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View Full Version : TR6 Is the "separation tank" in late model TR6's necessary?



bunzil
12-27-2013, 12:40 PM
I thought I posted this yesterday but apparently not...

Can anyone tell me if the so-called "separation tank" placed just over the top of the TR6 gas tank is necessary? This is part of the gas vapor recovery system on late model TR's. Mine might be weeping after 37 years and I was wondering if I could remove it and replace the path with just a regular piece of gas line?

Many thanks and Happy New Year to all!

TR3driver
12-27-2013, 01:20 PM
Without it, you are more likely to get liquid fuel sucked into the carbon canister, which would ruin the canister. But it might never happen, or you might not care if the canister works or not. Most of them don't anyway (the canister is supposed to be replaced every 50k miles)

bunzil
12-27-2013, 02:33 PM
Without it, you are more likely to get liquid fuel sucked into the carbon canister, which would ruin the canister. But it might never happen, or you might not care if the canister works or not. Most of them don't anyway (the canister is supposed to be replaced every 50k miles)

Gee, what took so long? Thanks for responding. The car has only 44k on the clock. All of the pollution gear, with the exception of the evaporative system has been removed. The sealed system I would think is more desirable given the short life span of gas these days, so ideally I'd like the system preserved. But I can't have a leaky separation tank either, which I see is now no longer available. Unless someone else has any other idea, thus lacking same, I guess I'll just wing it.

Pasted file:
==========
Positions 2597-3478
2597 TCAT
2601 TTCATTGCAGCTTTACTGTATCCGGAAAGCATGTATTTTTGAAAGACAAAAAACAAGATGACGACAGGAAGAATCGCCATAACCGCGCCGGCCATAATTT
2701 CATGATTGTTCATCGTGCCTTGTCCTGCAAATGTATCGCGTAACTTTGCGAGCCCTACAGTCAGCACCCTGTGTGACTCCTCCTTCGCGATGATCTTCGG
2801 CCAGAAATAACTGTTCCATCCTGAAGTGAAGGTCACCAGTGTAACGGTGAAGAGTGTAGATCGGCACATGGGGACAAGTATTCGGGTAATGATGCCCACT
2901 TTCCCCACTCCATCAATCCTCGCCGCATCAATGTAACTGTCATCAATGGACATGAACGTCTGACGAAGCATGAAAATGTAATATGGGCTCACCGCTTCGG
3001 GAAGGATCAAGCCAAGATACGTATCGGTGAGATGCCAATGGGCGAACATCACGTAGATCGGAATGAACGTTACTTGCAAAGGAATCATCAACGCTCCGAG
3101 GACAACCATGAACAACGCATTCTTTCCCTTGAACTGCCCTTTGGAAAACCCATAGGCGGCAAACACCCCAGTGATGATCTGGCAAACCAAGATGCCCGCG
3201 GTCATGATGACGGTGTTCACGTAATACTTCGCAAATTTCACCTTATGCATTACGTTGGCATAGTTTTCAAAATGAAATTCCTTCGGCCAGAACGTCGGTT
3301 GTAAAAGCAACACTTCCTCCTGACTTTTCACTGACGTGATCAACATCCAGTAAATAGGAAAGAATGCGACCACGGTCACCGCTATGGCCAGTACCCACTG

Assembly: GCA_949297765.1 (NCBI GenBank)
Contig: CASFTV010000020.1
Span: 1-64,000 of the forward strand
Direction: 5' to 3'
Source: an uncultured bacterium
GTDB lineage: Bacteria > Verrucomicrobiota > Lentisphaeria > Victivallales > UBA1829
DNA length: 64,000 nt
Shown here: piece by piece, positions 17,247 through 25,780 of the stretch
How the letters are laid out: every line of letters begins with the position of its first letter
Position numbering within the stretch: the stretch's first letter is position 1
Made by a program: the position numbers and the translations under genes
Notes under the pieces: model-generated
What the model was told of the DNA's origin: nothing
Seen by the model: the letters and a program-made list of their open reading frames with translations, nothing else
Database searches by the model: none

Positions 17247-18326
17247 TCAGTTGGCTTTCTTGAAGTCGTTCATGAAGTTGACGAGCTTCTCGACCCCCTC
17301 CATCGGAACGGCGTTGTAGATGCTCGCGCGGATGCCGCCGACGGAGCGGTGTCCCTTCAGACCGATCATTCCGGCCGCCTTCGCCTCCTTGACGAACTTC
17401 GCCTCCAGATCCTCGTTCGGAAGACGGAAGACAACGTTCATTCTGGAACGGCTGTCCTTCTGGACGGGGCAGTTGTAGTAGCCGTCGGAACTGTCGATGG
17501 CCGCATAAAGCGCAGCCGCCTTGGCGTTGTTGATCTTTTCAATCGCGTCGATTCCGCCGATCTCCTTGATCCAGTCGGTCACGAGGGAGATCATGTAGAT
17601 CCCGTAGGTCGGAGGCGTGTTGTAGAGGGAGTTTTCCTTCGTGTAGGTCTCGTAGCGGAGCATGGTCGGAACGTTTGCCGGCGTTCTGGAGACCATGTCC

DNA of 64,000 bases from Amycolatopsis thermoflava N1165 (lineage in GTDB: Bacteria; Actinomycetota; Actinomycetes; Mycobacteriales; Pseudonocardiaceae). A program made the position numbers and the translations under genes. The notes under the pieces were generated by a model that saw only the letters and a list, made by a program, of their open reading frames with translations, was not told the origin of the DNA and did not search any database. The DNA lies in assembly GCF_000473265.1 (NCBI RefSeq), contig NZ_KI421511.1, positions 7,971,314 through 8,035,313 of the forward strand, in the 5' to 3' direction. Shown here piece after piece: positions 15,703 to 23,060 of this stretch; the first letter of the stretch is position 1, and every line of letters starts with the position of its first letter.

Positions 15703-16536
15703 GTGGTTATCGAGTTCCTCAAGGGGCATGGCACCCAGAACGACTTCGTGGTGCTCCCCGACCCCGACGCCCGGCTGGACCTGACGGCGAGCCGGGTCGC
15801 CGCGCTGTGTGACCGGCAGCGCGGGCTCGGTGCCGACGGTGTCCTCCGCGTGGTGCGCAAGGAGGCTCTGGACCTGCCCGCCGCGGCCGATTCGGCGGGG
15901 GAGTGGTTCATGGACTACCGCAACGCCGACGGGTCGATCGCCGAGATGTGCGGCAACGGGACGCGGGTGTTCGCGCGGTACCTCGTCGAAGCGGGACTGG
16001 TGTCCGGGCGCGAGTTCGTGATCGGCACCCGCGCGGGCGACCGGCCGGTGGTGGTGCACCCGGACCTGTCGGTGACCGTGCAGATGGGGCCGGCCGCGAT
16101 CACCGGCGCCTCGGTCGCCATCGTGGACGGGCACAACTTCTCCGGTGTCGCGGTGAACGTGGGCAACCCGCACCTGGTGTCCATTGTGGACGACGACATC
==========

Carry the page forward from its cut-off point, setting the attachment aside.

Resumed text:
Thanks again.

Gliderman8
12-27-2013, 02:46 PM
It looks like Rimmer Bros. in the UK has used ones for sale pretty cheap.
https://www.rimmerbros.co.uk/Item--i-158511U

TR3driver
12-27-2013, 05:30 PM
I would first double-check that it's the separation tank leaking, and not one of the hoses next to it. It can be easy to overlook cracks, and hoses don't last forever.

If it is the tank, you might be able to stop the leak with JB Weld. Get the area thoroughly clean (no paint) and dry first. 'Butter' the area with JB Weld, then lay down a patch of fiberglass cloth and smear some more JB Weld over the top. Don't worry about neatness at this point, the cloth plus JB Weld makes a bad mess but wait for it to mostly cure and then you can sand/file away any excess. Let it cure for at least a day before putting the tank back into service.

Or, I've not tried to do a separation tank, but I have done several steel fuel tanks successfully with soft (lead/tin) solder. The key is to make certain there are no gas fumes left to potentially ignite. Flush with water until no more colored ribbons appear, then let dry in the sun. Repeat until there is no fuel odor at all.

bunzil
12-30-2013, 07:03 PM
I would first double-check that it's the separation tank leaking, and not one of the hoses next to it. It can be easy to overlook cracks, and hoses don't last forever.

If it is the tank, you might be able to stop the leak with JB Weld. Get the area thoroughly clean (no paint) and dry first. 'Butter' the area with JB Weld, then lay down a patch of fiberglass cloth and smear some more JB Weld over the top. Don't worry about neatness at this point, the cloth plus JB Weld makes a bad mess but wait for it to mostly cure and then you can sand/file away any excess. Let it cure for at least a day before putting the tank back into service.

Or, I've not tried to do a separation tank, but I have done several steel fuel tanks successfully with soft (lead/tin) solder. The key is to make certain there are no gas fumes left to potentially ignite. Flush with water until no more colored ribbons appear, then let dry in the sun. Repeat until there is no fuel odor at all.

Good advice all around, on Rimmer Bros too. The JB Weld is a good idea. I think, thanks to you guys, that I've got this licked.

Happy New Year to all!